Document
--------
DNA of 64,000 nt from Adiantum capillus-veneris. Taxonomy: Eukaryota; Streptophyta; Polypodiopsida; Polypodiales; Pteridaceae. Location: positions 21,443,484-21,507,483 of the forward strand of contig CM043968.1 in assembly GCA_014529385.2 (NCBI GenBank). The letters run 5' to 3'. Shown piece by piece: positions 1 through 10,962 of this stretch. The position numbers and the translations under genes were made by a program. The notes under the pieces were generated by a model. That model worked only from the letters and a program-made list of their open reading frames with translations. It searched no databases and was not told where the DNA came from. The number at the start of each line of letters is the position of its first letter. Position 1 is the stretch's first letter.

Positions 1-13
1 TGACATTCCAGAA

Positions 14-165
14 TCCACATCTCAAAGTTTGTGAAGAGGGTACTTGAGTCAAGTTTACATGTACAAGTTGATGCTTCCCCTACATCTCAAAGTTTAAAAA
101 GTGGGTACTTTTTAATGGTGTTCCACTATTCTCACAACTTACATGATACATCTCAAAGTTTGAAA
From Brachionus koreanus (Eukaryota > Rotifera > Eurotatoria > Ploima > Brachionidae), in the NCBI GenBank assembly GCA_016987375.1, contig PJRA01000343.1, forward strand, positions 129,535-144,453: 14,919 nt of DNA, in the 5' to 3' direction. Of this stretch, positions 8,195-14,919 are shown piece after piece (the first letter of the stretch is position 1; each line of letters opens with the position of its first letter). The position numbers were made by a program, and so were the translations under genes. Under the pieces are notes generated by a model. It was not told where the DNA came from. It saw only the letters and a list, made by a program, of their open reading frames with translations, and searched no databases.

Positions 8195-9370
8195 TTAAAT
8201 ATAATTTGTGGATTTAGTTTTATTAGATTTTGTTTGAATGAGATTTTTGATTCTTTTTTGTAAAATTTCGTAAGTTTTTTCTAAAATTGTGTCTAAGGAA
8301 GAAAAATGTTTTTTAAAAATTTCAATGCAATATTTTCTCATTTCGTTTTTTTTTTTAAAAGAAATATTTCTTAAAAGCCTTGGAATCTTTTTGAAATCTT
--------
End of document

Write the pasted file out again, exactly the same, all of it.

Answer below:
DNA of 64,000 nt from Adiantum capillus-veneris. Taxonomy: Eukaryota; Streptophyta; Polypodiopsida; Polypodiales; Pteridaceae. Location: positions 21,443,484-21,507,483 of the forward strand of contig CM043968.1 in assembly GCA_014529385.2 (NCBI GenBank). The letters run 5' to 3'. Shown piece by piece: positions 1 through 10,962 of this stretch. The position numbers and the translations under genes were made by a program. The notes under the pieces were generated by a model. That model worked only from the letters and a program-made list of their open reading frames with translations. It searched no databases and was not told where the DNA came from. The number at the start of each line of letters is the position of its first letter. Position 1 is the stretch's first letter.

Positions 1-13
1 TGACATTCCAGAA

Positions 14-165
14 TCCACATCTCAAAGTTTGTGAAGAGGGTACTTGAGTCAAGTTTACATGTACAAGTTGATGCTTCCCCTACATCTCAAAGTTTAAAAA
101 GTGGGTACTTTTTAATGGTGTTCCACTATTCTCACAACTTACATGATACATCTCAAAGTTTGAAA
From Brachionus koreanus (Eukaryota > Rotifera > Eurotatoria > Ploima > Brachionidae), in the NCBI GenBank assembly GCA_016987375.1, contig PJRA01000343.1, forward strand, positions 129,535-144,453: 14,919 nt of DNA, in the 5' to 3' direction. Of this stretch, positions 8,195-14,919 are shown piece after piece (the first letter of the stretch is position 1; each line of letters opens with the position of its first letter). The position numbers were made by a program, and so were the translations under genes. Under the pieces are notes generated by a model. It was not told where the DNA came from. It saw only the letters and a list, made by a program, of their open reading frames with translations, and searched no databases.

Positions 8195-9370
8195 TTAAAT
8201 ATAATTTGTGGATTTAGTTTTATTAGATTTTGTTTGAATGAGATTTTTGATTCTTTTTTGTAAAATTTCGTAAGTTTTTTCTAAAATTGTGTCTAAGGAA
8301 GAAAAATGTTTTTTAAAAATTTCAATGCAATATTTTCTCATTTCGTTTTTTTTTTTAAAAGAAATATTTCTTAAAAGCCTTGGAATCTTTTTGAAATCTT